• Rebecca Fix, Assistant Professor, Department of Mental Health, Johns Hopkins Bloomberg School of Public Health
  • Kathleen (Kathy) Forbush, Executive Director for Talent Management, Johns Hopkins University
  • Cynthia Lewis, Assistant Professor, Department of Psychiatry, Johns Hopkins Medicine
  • Nicki McCann, Vice President of Provider/Payer Transformation, Johns Hopkins Health System
  • Michael McGill Jr., Graduate Student in Clinical Mental Health Counseling, Johns Hopkins School of Education
  • Jennifer Mielke, Director of Local Government and Community Affairs, Johns Hopkins University
  • Lucas Miranda-Martinez, Undergraduate Student, Krieger School of Arts and Sciences
  • Garrett Patrick, MD/PhD Student, Johns Hopkins Medicine
  • Michael Preston, Director of East Baltimore Community Affairs, Johns Hopkins University
  • Nan Rohrer, President, Midtown Community Benefits District
  • Kristina Williams, Executive Director, Charles Village Community Benefits District
  • Tehma H. Smith Wilson, Assistant Executive Director, The Door
  • Nicolas (Nick) Wright, Assistant Director of Fraternity and Sorority Life, Johns Hopkins University

Since February, the committee has helped to address key aspects of the program in support of both affiliates and non-affiliates, and it continues to be an essential voice in determining how to transition to consistent community-based care and support of individuals beyond the immediate crisis response.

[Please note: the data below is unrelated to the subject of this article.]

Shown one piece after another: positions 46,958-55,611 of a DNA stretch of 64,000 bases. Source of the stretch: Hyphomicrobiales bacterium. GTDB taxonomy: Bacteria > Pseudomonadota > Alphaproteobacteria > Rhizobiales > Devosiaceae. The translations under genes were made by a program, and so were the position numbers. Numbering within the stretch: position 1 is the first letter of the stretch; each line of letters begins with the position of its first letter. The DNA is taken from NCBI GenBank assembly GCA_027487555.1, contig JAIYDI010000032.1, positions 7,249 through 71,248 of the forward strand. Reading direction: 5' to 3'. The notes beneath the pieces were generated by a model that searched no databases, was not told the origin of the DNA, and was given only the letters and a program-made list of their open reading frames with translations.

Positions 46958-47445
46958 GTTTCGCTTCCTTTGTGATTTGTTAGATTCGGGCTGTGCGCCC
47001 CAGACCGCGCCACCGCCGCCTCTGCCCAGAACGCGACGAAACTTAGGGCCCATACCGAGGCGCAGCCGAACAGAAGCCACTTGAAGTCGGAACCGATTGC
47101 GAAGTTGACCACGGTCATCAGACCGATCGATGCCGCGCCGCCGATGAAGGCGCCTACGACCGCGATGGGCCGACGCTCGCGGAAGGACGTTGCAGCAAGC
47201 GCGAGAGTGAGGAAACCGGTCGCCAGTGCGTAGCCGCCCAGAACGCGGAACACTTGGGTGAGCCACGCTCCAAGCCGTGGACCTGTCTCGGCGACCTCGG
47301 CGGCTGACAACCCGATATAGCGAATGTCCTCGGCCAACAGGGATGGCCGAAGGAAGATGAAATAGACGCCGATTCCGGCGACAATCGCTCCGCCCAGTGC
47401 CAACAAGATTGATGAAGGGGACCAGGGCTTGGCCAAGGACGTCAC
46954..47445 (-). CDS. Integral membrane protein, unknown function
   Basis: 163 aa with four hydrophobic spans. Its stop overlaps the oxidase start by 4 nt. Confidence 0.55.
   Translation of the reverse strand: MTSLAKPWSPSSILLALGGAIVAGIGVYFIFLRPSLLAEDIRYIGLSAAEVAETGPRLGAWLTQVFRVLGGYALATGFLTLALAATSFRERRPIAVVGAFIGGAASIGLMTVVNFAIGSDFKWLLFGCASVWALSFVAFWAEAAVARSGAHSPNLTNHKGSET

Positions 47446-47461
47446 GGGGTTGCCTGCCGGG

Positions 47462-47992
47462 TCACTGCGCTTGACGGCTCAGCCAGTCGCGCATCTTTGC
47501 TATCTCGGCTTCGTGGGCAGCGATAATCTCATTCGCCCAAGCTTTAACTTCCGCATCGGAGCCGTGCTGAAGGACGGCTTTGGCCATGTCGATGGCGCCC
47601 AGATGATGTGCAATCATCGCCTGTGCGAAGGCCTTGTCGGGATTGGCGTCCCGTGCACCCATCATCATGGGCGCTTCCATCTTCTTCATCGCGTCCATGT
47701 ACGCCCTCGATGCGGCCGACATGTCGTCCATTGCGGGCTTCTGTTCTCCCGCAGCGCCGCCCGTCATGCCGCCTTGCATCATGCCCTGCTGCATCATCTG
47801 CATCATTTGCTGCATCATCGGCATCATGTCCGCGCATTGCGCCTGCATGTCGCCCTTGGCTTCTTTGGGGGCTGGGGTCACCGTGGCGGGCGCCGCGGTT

To get to this point, the university engaged more than 250 people, representing more than 70 community organizations near the Homewood, Peabody, and East Baltimore campuses and from their surrounding neighborhoods. More than 15 small group listening sessions were held with student leaders, community and neighborhood advocates, and faculty/staff groups including University Health Services, the Black Faculty & Staff Association, the Counseling Center, the Johns Hopkins Student Assistance Program, Diversity Leadership Council, and Student Affairs.

Feedback has also been solicited from local behavioral health providers, LGBTQ advocates, elected officials, community organizations, and other stakeholders, sparking discussions that will help shape and refine the program this spring. Affiliates are encouraged to share their input and questions via email at Additional feedback can be submitted via the pilot program's webpage, where regular updates will also be posted.